Is regulatory compliance by employers possible without enforcement?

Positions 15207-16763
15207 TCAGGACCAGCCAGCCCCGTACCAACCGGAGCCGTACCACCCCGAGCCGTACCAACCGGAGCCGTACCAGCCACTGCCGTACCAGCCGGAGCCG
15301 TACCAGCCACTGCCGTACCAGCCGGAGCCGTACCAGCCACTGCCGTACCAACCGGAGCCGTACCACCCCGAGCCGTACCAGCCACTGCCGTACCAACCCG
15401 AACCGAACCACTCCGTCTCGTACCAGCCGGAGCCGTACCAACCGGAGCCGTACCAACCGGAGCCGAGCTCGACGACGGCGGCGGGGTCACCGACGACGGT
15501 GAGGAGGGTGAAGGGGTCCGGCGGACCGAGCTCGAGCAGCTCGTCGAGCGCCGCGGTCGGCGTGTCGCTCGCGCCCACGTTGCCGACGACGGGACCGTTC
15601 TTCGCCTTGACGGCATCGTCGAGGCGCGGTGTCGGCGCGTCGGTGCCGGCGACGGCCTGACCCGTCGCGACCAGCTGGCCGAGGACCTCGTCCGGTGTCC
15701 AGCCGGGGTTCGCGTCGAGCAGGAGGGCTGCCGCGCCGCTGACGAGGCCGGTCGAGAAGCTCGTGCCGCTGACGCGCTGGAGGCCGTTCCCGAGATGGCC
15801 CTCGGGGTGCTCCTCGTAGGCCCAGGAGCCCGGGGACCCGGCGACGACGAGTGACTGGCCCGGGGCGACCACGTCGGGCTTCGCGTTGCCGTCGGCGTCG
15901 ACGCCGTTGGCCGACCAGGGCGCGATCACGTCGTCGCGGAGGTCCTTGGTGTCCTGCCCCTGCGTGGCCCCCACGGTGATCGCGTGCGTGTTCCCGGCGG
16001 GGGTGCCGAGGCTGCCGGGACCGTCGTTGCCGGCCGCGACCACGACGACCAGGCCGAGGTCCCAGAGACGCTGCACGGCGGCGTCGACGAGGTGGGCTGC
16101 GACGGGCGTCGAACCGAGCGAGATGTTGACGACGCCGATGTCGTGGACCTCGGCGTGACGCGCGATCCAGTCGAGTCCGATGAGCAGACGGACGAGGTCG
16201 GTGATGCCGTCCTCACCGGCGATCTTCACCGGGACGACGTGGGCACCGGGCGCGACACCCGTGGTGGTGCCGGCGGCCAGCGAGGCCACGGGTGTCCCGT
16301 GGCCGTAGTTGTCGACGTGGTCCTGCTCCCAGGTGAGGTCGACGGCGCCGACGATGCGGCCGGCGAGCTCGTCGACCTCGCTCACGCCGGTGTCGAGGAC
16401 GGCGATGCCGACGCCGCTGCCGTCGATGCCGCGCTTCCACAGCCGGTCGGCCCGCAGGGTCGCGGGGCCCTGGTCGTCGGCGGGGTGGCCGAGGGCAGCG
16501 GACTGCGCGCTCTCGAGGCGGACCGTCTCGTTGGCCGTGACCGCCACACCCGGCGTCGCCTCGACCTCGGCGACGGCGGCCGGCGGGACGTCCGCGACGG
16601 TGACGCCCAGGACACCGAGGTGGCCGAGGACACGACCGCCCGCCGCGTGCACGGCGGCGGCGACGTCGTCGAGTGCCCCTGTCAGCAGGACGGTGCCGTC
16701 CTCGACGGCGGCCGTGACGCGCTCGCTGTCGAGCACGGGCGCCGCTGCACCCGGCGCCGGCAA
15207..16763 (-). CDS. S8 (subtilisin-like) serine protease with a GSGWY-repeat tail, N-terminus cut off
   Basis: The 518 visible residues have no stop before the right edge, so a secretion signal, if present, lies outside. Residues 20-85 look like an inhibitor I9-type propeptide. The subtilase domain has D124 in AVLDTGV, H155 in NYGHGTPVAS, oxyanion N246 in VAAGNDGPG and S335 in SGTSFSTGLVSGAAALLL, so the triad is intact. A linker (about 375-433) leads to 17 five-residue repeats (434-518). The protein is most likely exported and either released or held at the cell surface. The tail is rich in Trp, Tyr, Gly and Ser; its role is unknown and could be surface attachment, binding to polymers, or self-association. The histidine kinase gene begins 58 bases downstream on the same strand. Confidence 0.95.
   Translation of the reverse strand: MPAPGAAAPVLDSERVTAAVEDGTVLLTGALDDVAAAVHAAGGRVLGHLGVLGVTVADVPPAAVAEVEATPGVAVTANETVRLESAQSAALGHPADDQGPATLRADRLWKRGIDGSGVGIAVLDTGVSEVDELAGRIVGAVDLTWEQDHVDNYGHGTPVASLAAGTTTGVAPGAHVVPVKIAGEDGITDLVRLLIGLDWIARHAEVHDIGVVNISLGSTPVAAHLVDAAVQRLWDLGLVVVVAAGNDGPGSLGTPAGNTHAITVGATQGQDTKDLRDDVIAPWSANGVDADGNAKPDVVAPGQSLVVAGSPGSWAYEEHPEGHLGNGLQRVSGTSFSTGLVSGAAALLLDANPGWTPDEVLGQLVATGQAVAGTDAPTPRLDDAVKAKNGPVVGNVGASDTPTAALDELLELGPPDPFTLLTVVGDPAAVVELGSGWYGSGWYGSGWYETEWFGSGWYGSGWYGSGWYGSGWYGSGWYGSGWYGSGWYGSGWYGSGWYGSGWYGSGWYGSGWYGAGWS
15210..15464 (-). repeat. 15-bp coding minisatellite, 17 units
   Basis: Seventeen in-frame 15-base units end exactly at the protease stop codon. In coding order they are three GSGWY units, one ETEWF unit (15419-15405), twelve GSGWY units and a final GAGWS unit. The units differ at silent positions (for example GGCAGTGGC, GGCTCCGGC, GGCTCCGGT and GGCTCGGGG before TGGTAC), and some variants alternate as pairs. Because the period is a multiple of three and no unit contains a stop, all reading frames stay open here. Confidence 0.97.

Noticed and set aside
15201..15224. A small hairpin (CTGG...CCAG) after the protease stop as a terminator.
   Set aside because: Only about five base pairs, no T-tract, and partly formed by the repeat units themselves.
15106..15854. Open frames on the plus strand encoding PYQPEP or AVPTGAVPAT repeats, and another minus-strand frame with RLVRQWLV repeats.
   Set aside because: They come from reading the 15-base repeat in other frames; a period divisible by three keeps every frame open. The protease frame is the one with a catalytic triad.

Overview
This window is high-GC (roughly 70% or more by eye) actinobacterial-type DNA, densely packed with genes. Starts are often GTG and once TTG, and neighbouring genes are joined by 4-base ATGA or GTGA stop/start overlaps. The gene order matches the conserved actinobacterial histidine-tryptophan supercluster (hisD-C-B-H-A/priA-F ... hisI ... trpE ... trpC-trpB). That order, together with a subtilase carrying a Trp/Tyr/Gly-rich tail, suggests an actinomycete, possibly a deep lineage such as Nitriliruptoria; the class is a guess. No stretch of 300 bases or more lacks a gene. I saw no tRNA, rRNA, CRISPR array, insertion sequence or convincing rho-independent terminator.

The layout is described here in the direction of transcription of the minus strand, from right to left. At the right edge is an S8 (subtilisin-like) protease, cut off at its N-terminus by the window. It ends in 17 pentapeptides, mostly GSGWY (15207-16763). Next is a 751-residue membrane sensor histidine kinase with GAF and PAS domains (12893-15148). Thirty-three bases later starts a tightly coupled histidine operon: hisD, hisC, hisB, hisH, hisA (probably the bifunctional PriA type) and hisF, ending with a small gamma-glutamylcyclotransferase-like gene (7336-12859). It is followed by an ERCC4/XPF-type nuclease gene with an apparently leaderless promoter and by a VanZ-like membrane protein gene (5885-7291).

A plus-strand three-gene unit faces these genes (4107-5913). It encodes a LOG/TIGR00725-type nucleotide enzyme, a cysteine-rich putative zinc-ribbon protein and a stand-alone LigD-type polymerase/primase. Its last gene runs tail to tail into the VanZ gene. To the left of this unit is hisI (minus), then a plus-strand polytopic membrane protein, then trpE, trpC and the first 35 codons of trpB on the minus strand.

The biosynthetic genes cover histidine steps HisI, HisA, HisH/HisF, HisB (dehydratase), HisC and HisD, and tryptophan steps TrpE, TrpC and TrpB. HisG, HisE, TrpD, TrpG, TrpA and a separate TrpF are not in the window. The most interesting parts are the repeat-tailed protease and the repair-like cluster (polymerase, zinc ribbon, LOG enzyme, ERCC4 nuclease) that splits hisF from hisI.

This study shines new light on an ongoing debate about the extent to which discouraging enforcement activities are necessary to make regulated actors comply with government regulations. Specifically, it evaluates a long-standing but essentially unenforced regulation that mandated employers in Sweden to post their vacancies at the Public Employment Service (PES) to improve matching and the labor market prospects of disadvantaged workers. Using comprehensive vacancy data from the PES, it tests whether the regulation—despite not being enforced—influenced employers’ vacancy posting behavior in the period prior to its partial repeal in 2007. Exploiting the fact that the repeal did not apply to employers in the central government sector, the difference-indifferences analyses conducted in this study identify a substantial and significant negative effect of repealing the unenforced law on employers’ vacancy posting behavior, under reasonable assumptions. This finding is at odds with standard deterrence models of regulatory compliance and hints at an important role for organizational factors related to cultures and norms. A supplementary analysis of heterogeneous effects among local government employers investigates to what extent some organizational factors are correlated to compliance with the unenforced regulation.